His passion for politics and activism made him run for Mayor of Toronto in 1997.
His many travels, conferences and written words reflect his advocacy for human rights issues in Canada and at a broader level in the International Law of human Rights movements. He writes and argues with much fervor and outspoken candidness heated themes about social justice, racial profiling, government corruption, appointment of minority judges to the Supreme Court of Canada and other social issues.
During the many intervening years, Hamalengwa has written a legal/ criminal /immigration/political column, which appeared weekly Pride (Toronto, ON., Canada) and African Affairs (Montreal, QC, Canada), Contrast Newspaper (Toronto, On., Canada) and Diversity (Toronto, ON., Canada).
His articles have also appeared in various magazines such as For the Defence , Law Times , Lawyers Weekly and newspapers such as Globe and Mail , Toronto Star , National Post , The Post (Zambia) and others some of the articles appear on the Zambian website.
He has published so far four major books and others are still in progress.
He worked in Washington, DC for a human rights organization and has traveled to Australia, Brazil, Japan, China, Europe, Hong Kong, Nigeria, Cuba, South Africa and other parts of the world on human rights causes and the reform of criminal law.
Dr. Hamalengwa picks his heroes carefully4: for many years he worshipped heroes like Nelson Mandela, Thurgood Marshall, Gitobu Imanyara of Kenya, Paul Robeson, Mahatma Gandhi, Johnnie L. Cochran and other legal giants and social advocates.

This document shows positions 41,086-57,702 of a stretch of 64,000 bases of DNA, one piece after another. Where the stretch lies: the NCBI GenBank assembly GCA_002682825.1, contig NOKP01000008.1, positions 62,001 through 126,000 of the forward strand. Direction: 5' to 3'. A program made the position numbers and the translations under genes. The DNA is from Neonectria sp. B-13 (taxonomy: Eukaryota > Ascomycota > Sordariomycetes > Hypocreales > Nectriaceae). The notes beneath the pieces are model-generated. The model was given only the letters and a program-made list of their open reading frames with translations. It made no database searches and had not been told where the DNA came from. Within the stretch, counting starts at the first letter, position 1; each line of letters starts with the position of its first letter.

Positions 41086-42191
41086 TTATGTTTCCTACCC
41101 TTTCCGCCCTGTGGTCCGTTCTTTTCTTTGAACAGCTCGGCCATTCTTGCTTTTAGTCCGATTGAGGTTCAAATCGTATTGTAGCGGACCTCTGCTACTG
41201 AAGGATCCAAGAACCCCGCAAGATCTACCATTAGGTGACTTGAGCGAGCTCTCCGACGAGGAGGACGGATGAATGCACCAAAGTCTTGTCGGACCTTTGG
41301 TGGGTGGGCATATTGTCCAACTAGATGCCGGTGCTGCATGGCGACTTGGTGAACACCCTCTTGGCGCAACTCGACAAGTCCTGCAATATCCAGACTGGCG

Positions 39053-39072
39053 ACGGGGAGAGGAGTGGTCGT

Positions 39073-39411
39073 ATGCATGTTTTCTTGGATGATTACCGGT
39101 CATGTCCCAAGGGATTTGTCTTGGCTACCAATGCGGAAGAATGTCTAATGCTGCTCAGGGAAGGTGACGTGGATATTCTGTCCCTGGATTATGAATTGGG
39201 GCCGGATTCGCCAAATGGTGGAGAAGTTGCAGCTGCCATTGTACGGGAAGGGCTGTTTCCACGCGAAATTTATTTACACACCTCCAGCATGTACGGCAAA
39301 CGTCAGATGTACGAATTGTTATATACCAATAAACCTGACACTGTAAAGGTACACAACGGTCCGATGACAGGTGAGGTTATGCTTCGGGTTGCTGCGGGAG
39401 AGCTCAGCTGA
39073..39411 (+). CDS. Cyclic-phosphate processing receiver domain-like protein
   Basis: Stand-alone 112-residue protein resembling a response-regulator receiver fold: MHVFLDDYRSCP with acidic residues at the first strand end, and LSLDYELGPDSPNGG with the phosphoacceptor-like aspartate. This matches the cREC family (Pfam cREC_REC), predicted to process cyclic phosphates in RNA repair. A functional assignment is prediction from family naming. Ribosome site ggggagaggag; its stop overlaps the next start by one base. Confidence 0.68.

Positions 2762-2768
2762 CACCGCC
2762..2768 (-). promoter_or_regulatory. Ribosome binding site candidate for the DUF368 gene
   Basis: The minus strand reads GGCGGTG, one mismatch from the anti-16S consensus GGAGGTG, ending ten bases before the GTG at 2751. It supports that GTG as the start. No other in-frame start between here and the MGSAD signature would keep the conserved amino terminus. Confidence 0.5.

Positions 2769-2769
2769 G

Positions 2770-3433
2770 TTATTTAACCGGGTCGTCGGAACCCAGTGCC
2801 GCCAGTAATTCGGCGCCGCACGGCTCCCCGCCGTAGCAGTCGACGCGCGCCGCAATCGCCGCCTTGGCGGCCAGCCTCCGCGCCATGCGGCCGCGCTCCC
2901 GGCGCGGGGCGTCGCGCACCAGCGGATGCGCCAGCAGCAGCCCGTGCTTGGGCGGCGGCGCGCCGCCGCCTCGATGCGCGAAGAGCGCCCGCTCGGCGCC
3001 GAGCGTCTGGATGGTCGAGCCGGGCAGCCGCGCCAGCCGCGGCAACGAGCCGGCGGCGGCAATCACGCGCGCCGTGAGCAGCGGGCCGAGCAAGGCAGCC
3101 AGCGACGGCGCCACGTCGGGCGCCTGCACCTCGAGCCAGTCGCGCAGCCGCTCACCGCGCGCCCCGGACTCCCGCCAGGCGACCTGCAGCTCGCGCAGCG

His passion and admiration for Nelson Mandela 5 lead him to form the Nelson Mandela Law Society in 1986 at Osgoode Hall Law School 6 named after his hero, he also championed the idea of bestowing an award of recognition to Nelson Mandela the Honorary Doctorate of Laws, York University, Toronto, Canada on 16 June 1989 (this was the first Canadian University to do so) and later the formation of Nelson Mande la Academy of Applied Legal Studies in 1996, an institution that reflects his passion for legal education and legal advocacy. This school trains paralegals for self-employment, a much needed role in the visible minority community in Toronto in order to take legal education to people at the grass-roots level 7.
Dr. Hamalengwa also marks his presence in the Community by sponsoring many African events among a few are the African Canadian Achievement Awards where for many years he sponsored the law award which recognizes the contributions of lawyers, judges and organizations to the better administration of justice in the community and MissAfriCanada 2004.
1. "When thoughts are not free", book review of Munyonzwe's book
----Thoughts Are Free (1992) by N iyi Osundare.
2. Alan Dershowitz, Letters to a Young Lawyer, (2001), pg3.
3. Munyonzwe Hamalengwa in F ocus, ACP MAGAZINE Jan/Feb 2004 Edition
4. Alan Dershowitz, Letters to a Young Lawyer, (2001).
5. Munyonzwe Hamalengwa , Thoughts are free , Toronto, Africa in Canada Press, 1991, pg 243
6. The Nelson Mandela Law Society was transformed into National Association of Black Students
---which then formed the Canadian Association Of Black Lawyers, the latter two , still exist.
7. See Pride, April 23-28, 1998.